Tongue-twister

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A tongue-twister is a phrase that is designed to be difficult to articulate properly, and can be used as a type of spoken (or sung) word game. Some tongue-twisters produce results which are humorous (or humorously vulgar) when they are mispronounced, while others simply rely on the confusion and mistakes of the speaker for their amusement value.

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Types of tongue-twister

Tongue-twisters may rely on rapid alternation between similar but distinct phonemes (e.g., s [s] and sh [ʃ]), unfamiliar constructs in loanwords, or other features of a spoken language in order to be difficult to articulate. For example, the following sentence is identified as the hardest tongue-twister in the English language, according to Guinness World Records.[citation needed]

The sixth sick sheikh's sixth sheep's sick.

A similar example was claimed as "the most difficult of common English-language tongue-twisters" by William Poundstone[1]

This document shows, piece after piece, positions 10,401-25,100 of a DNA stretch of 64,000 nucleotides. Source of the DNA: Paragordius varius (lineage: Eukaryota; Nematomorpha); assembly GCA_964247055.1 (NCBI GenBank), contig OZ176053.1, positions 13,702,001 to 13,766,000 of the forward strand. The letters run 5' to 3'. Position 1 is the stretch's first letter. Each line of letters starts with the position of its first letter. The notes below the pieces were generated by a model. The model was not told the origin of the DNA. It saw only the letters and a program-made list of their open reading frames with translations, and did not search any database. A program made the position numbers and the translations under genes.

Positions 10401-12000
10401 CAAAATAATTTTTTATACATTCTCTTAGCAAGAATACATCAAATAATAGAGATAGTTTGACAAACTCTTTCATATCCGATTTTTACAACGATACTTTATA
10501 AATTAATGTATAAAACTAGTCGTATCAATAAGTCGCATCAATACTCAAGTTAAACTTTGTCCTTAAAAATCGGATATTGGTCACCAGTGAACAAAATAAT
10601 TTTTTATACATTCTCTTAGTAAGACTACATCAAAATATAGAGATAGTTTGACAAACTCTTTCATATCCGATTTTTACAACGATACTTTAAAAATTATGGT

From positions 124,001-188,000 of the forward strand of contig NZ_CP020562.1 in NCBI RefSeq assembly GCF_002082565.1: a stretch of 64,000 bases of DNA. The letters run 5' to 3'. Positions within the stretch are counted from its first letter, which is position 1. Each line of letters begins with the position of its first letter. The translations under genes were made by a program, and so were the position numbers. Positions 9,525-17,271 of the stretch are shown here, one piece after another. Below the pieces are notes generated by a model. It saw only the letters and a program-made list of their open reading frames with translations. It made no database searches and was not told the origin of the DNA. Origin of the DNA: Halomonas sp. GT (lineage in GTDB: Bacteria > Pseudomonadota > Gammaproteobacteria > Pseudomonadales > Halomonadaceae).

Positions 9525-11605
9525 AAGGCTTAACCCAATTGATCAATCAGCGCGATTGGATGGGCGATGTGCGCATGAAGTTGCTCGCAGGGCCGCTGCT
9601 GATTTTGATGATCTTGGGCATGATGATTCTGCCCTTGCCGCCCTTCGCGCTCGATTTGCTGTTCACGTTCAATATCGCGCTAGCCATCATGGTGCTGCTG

The seething sea ceaseth and thus the seething sea sufficeth us.

This type of tongue-twister was incorporated into a popular song in 1908, with words by British songwriter Terry Sullivan and music by Harry Gifford. it was said to be inspired by the life and work of Mary Anning.[2]

She sells sea-shells on the sea-shore.
The shells she sells are sea-shells, I'm sure.
For if she sells sea-shells on the sea-shore
Then I'm sure she sells sea-shore shells.

Many tongue-twisters use a combination of alliteration and rhyme. They have two or more sequences of sounds that require repositioning the tongue between syllables, then the same sounds are repeated in a different sequence. An example of this is the song Betty Botter[citation needed] (About this sound listen ):

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